Shakespeare expert overturns fly-tipper myth about playwright’s father

<span>Fallow said his work challenged ‘some of the deep tropes that have been built up over the years about the Shakespeares’.</span><span>Photograph: Art Images/Getty Images</span>
Fallow said his work challenged ‘some of the deep tropes that have been built up over the years about the Shakespeares’.Photograph: Art Images/Getty Images

The earliest record of William Shakespeare’s father in Stratford-upon-Avon famously notes his fine in 1552 for making a “muckhill” on a street.

Now the long-held assumption that John Shakespeare was a 16th-century fly-tipper has been overturned as a myth. Far from being punished, he was simply paying a waste disposal toll for detritus relating to his trade as a glover and tanner of leather.

David Fallow, a former financier who has spent years studying the Shakespeare family’s wealth, has discovered that a fine had other interpretations then.

He told the Guardian: “The meanings of a lot of these words have changed over the last 500 years. A fine was simply a charge, a rent or rates. There was absolutely no moral imputation to John Shakespeare’s fine at all. Stratford muckhills in his lifetime were a rentable resource, for which the town could collect taxes.”

The 1552 document records that John Shakespeare and two associates paid 12d (a shilling) for a midden heap or “mukhyll”.

Fallow said this had long been misunderstood by various academics, including the founder of psychoanalysis, Sigmund Freud, who “wrote about how ‘barbarous’ John Shakespeare was – and it’s absolutely wrong”.

He said that while the heap was certainly muck, it was related to Shakespeare’s trade. It included urine, which decayed into ammonia, to be used for softening and tanning leather hides, among other processes.

Over three years’ of research, Fallow found that such muckhills provided Stratford with a lucrative and not uncommon source of borough rent and revenue.

He was taken aback to discover that the town’s 16th-century inhabitants had a far more sophisticated approach to waste disposal than had been realised, with citizens paying a fee for the convenience of keeping a muckhill on their property.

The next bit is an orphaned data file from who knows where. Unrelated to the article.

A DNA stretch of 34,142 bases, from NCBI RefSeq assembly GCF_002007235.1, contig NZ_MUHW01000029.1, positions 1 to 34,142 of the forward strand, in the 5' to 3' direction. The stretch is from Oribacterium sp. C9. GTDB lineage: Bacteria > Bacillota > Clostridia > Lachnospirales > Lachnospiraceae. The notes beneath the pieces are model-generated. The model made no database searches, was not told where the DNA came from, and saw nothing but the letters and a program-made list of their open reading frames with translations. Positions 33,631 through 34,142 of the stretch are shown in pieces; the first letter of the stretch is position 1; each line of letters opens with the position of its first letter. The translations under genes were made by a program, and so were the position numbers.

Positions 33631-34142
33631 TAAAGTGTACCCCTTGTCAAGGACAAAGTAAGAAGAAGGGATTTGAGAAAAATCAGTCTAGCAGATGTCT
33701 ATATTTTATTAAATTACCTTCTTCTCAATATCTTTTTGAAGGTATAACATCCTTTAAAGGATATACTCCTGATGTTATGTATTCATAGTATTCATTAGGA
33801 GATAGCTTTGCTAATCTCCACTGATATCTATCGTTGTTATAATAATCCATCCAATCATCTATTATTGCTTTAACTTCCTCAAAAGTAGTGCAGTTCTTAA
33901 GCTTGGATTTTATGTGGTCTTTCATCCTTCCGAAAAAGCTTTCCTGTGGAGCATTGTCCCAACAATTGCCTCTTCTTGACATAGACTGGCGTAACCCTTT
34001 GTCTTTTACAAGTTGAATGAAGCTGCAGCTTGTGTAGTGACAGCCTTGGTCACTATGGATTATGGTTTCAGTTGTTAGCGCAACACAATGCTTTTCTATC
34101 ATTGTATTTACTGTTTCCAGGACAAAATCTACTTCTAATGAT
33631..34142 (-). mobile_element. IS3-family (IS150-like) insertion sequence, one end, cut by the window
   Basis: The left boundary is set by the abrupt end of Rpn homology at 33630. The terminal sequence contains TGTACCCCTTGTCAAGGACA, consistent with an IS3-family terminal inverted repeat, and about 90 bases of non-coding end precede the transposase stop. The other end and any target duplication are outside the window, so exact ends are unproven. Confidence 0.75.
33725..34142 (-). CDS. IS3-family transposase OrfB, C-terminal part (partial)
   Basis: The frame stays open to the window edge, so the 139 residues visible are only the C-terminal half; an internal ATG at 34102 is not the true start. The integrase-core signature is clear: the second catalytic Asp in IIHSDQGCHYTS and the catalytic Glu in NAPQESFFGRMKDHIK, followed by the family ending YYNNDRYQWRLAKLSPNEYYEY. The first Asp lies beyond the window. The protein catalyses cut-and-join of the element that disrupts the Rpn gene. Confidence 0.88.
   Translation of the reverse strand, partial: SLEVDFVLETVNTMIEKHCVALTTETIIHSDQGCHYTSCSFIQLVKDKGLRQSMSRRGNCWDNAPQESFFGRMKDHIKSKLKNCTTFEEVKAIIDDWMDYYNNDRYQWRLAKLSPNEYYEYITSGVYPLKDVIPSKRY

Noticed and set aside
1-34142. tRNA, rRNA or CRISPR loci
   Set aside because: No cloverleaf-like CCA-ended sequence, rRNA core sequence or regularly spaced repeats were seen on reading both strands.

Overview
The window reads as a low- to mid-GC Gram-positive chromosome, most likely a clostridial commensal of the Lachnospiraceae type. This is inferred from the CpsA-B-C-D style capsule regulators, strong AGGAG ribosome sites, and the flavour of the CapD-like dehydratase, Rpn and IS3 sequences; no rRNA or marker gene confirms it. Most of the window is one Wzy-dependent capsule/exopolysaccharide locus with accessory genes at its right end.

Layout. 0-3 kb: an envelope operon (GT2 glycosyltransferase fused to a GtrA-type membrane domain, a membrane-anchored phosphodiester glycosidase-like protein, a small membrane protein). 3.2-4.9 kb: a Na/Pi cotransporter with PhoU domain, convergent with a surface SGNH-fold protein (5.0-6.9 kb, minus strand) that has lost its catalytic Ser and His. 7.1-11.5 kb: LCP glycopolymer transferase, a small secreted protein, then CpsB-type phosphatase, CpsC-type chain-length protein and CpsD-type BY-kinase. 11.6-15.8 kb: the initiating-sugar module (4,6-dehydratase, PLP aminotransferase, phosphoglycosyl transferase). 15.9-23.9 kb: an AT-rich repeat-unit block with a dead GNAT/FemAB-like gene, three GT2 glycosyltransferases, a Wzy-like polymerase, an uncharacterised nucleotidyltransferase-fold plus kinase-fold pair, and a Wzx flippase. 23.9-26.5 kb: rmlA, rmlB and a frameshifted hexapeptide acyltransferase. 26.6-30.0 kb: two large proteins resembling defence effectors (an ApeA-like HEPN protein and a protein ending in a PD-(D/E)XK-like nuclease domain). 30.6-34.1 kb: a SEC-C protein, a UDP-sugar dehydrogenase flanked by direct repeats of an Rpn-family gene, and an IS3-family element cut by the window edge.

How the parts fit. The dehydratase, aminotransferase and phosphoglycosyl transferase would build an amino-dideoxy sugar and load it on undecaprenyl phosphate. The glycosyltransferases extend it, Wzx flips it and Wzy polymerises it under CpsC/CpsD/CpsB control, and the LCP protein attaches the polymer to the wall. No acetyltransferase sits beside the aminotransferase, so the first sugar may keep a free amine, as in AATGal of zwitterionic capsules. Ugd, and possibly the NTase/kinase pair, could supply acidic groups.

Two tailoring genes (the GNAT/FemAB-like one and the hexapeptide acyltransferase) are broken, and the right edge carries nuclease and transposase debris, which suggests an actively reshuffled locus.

Noting that since the 19th century Shakespearean England had been portrayed as dirty, he said there was evidence to change that image, showing that its citizens were environmentally aware.

“It’s attacking the whole idea that Elizabethan towns and villages were just rivers of excrement going down them. It’s not just heaving buckets of you-know-what out of the window. This changes the way we look at Shakespearean England, based on how the society uses waste and how it’s moved around and what they do with it.”

Documentary evidence shows Stratford’s gravel resources, two streams and the Avon constituted a network of interrelated waste-management technologies and practices upon which the borough relied in the mid-16th century.

There were also formal requirements for clearing gutters and repairing pavements, while residents were responsible for cleaning the area in front of their property. Muckhills were neatly piled outside houses and shops and their owners were expected to scatter their contents over their fields or otherwise dispose of them.

Fallow is a former financier. In 2015 his study of the Shakespeare family’s financial transactions and other surviving records revealed that the portrayal of John Shakespeare as a failed trader was also a fable, that he was also a national-level wool dealer.

It led to Fallow being commissioned to contribute to a major publication for Cambridge University Press marking the 400th anniversary of William Shakespeare’s death.

He said that when he told academics about his latest findings, there was initial scepticism before they had seen the evidence. “Nobody would believe it because it’s challenging some of the deep tropes that have been built up over the years about the Shakespeares, William and his father.”

Fallow’s research will be published this month by the academic journal Shakespeare Quarterly, an Oxford University Press publication for the Shakespeare Folger Library in Washington, having been peer-reviewed by leading scholars.

Titled John Shakespeare’s Muckhill: Ecologies, Economies, and Biographies of Communal Waste in Stratford-upon-Avon, circa 1550–1600, it is co-written with Elizabeth Tavares, an assistant professor of English at the University of Alabama.

Their findings are apposite given all the litter strewn on streets today. They write: “In sum, waste was not deposited indiscriminately but carefully managed in a partnership between the municipality and its citizens …

“As a whittawer, whose trade was to lighten sheep hides before turning them into finely crafted leather goods such as decorative gloves, John Shakespeare – along with the town haberdashers, mercers, milliners, woollen drapers, felt-makers and tanners – would have needed ready access to urine for several stages of their finishing processes. [Shakespeare’s] muckhill … may have been a crucial urine collection site for the cluster of fabric and leather working tradesmen living in this area of town.”